In my sheep I would select a few weanling lambs to keep for 2 years on trial. She was selected on a number of physical characteristics and had to be from a mother that was an easy lamber, and had a history of twins. THe youngster was allowed to grow tup and see how she produced over two lambing seasons, knowing I would cull down to one or two to keep long term. Years later I had a flock of identical looking ewes and easy lambers.

     
    Last edited: Jan 28, 2015
  5. ocap

    ocap Overrun With Chickens

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    thinking..................and trying to piece together ideas
     
  6. ocap

    ocap Overrun With Chickens

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    here is another idea that I can ponder
     
  7. gjensen

    gjensen Overrun With Chickens

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    Naked Necks do have a practical advantage. Less protein and energy devoted to the production and maintenance of feather. Not only are they naked in sections, but they have less feather elsewhere. Usually when you look at a NN, you get what you see. They have a face only a mother could love, but they do have their advantages.

    The Beilefelders in the States should not be called by that name. I am a long time admirer of the breed. I have admired the birds in Germany for a decade. I considered making some, but decided against it. I was disappointed to see what Greenfire had. I would have purchased some if they were remotely as good as what I had admired all of those years. I still toy with the idea of making them as bantams.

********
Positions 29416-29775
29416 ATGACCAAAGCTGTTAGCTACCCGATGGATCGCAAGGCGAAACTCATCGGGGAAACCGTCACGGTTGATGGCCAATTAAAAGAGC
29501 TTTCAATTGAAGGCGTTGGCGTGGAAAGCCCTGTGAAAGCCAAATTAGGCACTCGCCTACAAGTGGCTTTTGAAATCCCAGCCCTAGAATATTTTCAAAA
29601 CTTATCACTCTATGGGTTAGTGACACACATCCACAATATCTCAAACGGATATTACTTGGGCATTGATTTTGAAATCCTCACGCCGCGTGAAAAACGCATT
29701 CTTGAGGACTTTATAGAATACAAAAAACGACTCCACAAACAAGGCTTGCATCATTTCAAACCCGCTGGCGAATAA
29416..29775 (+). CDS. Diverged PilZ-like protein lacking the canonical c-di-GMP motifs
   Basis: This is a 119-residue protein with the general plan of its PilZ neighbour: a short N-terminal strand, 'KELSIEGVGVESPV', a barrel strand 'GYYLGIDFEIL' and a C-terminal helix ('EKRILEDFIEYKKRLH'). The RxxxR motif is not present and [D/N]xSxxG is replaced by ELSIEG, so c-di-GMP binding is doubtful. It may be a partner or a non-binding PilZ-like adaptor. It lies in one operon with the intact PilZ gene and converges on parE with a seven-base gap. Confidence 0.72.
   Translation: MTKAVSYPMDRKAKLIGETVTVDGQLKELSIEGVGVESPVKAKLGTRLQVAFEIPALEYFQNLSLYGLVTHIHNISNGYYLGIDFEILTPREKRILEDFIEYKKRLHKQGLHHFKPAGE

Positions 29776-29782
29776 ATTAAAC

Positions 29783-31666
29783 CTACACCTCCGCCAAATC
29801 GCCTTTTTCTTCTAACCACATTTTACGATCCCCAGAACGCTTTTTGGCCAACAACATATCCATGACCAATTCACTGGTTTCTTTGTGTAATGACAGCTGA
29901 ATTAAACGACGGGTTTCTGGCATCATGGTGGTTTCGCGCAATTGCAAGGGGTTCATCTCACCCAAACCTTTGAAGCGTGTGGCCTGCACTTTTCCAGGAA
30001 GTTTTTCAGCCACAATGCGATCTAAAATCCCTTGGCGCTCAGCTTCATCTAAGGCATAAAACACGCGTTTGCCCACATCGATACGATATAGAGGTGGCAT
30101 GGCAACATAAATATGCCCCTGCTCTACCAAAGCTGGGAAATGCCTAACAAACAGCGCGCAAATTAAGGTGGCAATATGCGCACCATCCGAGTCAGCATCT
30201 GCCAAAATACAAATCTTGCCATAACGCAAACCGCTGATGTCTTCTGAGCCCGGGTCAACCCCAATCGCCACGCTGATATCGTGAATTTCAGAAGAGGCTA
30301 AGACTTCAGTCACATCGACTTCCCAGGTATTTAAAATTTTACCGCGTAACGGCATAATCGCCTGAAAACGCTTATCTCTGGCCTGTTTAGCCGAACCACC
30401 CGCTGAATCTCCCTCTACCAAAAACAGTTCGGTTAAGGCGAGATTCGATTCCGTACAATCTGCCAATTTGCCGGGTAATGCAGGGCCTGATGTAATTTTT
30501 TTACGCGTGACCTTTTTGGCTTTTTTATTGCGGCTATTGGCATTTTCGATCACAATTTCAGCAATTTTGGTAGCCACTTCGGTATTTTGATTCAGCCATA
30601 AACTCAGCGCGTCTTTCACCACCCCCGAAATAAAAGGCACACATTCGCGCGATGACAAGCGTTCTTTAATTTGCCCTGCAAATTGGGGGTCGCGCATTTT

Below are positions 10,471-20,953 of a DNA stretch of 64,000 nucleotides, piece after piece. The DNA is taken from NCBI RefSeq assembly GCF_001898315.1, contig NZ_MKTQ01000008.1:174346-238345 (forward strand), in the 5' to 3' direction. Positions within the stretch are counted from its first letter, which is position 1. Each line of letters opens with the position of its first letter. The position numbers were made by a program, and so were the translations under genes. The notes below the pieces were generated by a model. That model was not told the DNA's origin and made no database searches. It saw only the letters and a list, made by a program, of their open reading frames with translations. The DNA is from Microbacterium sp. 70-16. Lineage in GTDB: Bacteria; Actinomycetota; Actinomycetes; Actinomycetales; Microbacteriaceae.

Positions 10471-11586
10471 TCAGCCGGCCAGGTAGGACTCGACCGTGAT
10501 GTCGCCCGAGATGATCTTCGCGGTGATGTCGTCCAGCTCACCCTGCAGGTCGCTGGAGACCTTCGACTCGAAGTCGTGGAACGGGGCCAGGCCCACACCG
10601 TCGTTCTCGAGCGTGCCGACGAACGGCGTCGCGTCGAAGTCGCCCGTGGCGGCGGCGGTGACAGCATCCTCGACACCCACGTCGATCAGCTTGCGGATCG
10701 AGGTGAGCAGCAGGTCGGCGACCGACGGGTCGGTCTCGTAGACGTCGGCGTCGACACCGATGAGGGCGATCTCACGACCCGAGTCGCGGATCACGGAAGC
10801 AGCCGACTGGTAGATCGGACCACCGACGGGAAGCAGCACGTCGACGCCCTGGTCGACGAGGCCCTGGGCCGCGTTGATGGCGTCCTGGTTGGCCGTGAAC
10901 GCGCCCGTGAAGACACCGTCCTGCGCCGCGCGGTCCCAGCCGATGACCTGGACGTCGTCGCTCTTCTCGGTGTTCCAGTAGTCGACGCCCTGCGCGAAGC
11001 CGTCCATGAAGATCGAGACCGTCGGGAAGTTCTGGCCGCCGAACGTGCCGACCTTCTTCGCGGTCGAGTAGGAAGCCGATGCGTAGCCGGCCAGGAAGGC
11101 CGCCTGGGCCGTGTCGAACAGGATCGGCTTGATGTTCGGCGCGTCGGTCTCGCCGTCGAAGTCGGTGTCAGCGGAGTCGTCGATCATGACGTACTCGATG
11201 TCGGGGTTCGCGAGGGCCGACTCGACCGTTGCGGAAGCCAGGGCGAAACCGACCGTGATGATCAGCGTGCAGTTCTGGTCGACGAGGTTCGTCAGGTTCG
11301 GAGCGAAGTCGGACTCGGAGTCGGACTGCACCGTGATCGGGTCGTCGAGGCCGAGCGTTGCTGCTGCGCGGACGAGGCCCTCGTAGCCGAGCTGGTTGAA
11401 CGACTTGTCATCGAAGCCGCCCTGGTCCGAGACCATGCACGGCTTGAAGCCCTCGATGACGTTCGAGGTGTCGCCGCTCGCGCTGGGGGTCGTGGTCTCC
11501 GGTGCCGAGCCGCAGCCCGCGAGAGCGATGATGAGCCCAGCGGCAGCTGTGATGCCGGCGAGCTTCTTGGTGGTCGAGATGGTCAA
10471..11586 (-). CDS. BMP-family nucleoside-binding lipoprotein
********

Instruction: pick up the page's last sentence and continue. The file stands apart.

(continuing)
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  8. gjensen

    gjensen Overrun With Chickens

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    I am considering doing this with bantams. Making a half sized utility strain. Not as small as the bantam where the hens are supposed to be 22oz, but not as large as the large fowl. Maybe hens around 40oz.
     
  9. hellbender

    hellbender Overrun With Chickens

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    Grinder's Switch
    Just posting this now because with so few birds here, comparatively speaking, I have plenty of time on my hands and finally I feel retired.